One of the best reporters in Canada, or anywhere else, can’t get a job.
Why? Beats the hell out of me. I’m not about to play shrink to the managers of human resources in the news biz.
I do know that during nearly 30 years with Canadian Press, Stephen Thorne earned three National Newspaper Awards and a passel of other prizes for his work, mainly stories of disaster and war.
He was with the first wave of Canadian Forces into Afghanistan in 2002 and chronicled their hunt for Osama bin Laden.
He covered the 1985 Arrow Air crash that killed 248 U.S. soldiers in Gander, Newfoundland; the 1998 crash of Swissair Flight 111 that killed 229 off Peggy’s Cove, Nova Scotia; ships sinking, a deadly mine explosion.
That is his special talent – reporting from dangerous places, being on the scene when the stench of death is strongest, working his ass off, instinctively ingesting the key elements of the story, and writing it well.
But something happened. He stopped getting the prized assignments. He drove his bosses crazy.
That’s partly my fault. In the late ’80s, I was Ontario news editor for CP. Thorne was among the 20 or so reporter/editors working for me.
Traditionally, they all rotated through reporting and editing shifts. I changed that. Thorne became a fulltime reporter.
“I won’t run a newsroom like my kid’s T-ball team,” I told the bureau chief. “You get to the majors, not everybody gets to hit cleanup.”
Whatever the top story was that day, I sent Thorne to cover it.
When the Dubin inquiry – into Ben Johnson and the other dopes and dopers – convened in January 1989, Thorne covered all 10 months of the public hearings. His daily wrapups were consistently solid.
As it turned out, Thorne and I did not work together for very long.
Personal business precipitated his move to his hometown of Halifax, to the CP bureau there.
My time as news editor expired when the woman I was filling in for returned from pregnancy leave.
By then, I was in my mid-40s and CP was on a youth kick. (Thorne would later be in the same boat.)
I lasted another few years at the news agency before taking a buyout.
Thorne, meanwhile, was lighting up the CP wire from Halifax.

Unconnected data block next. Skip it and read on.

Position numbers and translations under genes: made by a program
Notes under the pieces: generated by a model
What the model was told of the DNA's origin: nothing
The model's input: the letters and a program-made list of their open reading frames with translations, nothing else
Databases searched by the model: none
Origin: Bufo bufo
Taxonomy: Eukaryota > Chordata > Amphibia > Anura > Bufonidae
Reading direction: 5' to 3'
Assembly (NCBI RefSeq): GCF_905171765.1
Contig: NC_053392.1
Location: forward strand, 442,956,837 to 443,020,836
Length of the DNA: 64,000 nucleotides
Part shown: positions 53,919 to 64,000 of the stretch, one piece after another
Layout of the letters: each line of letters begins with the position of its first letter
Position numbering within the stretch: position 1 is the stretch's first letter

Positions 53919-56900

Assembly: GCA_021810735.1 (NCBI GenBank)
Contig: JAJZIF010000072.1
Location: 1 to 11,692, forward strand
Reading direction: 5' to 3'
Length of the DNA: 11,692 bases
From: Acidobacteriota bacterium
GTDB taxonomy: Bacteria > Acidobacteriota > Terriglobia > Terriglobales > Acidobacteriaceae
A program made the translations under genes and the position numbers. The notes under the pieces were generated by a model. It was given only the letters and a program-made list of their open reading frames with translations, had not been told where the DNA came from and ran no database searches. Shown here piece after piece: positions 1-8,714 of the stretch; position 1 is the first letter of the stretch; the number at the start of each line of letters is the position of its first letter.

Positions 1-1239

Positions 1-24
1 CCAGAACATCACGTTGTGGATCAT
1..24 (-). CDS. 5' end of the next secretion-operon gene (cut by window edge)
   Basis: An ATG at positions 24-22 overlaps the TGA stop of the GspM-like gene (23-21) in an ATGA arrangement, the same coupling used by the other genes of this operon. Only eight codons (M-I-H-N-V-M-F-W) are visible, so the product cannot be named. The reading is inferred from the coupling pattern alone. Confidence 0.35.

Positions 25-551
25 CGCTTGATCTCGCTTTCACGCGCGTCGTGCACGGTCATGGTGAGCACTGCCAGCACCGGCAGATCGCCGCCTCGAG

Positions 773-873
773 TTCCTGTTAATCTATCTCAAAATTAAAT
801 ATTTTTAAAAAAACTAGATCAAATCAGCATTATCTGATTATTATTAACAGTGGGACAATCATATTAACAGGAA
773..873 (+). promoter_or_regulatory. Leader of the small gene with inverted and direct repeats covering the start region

In 1995, he earned his first National Newspaper Award with the tale of all 30 people aboard a sinking cargo ship being rescued – one at a time – by a navy corporal lowered from a helicopter.
In 1998, his reports from the gruesome scene off Peggy’s Cove garnered his second NNA, with a story that sent chills through readers. It began:
The lives of the 229 passengers and crew who died aboard Swissair Flight 111 float by in 100,000 tiny pieces.
A running shoe. A baseball cap. An eyeglass case. An open book.
On the windswept sea 10 kilometres southwest of this postcard place, the acrid smell of jet fuel is almost overpowering; the blunt, visceral reality of death is all about, washed clean by the constantly rolling ocean.
And always there are the reminders.
Purses. Suitcases. A shaving kit. Documents with names and Swiss addresses.
Thorne moved to CP’s Ottawa bureau the next year and became the go-to guy when Canadians went to war.
He was with the troops that entered Kosovo in June 1999.
And he reported on Canada’s first combat mission since the Korean War, in Afghanistan, in early 2002.
In winning his third NNA, Thorne’s reporting conveyed the misery of the grunts digging up graves in Tora Bora, hoping one entombed the body of bin Laden:
“It sucked,” an exhausted Cpl. Shaun Seaton said after the last grave was excavated Monday. “I don’t ever want to do it again.
“I realize it’s part of the mission and it had to be done, but it’s not something I really signed up for. The smell, the shape of them and just actually having to dig up a grave … I’m glad it’s done and over with.”
Thorne would make two more trips to Afghanistan, spending about a year in-country.
But, in 2005, the reporter with the itch for action, then in his mid-40s, found himself deskbound in Ottawa. CP was playing T-ball.
Thorne stewed in the bureau for years, struggling with personal issues and skirmishing with his bosses, until he took a buyout in 2012.
Since then, he’s done some contract writing and honed his considerable skill as a photographer, with a particular passion for beautiful women and birds of prey.
The last time I spoke with him, he was going out to shoot bald eagles.
Now 56, he may be old for an NFL running back, but still in his prime as a reporter. Yet too many news organizations have cast off their most seasoned journalists.
What a waste.
Thorne belongs on the front lines of the biggest stories.
Just come to work every day – and bring your passport.
When I was a copyboy at the New York Times in the 1960s, I was told that Homer Bigart, a legendary war correspondent and lifelong reporter, was earning more money than the managing editor.
Why? Because he was better at his job than the boss was at his.
There should always be a place in journalism for the best of the best.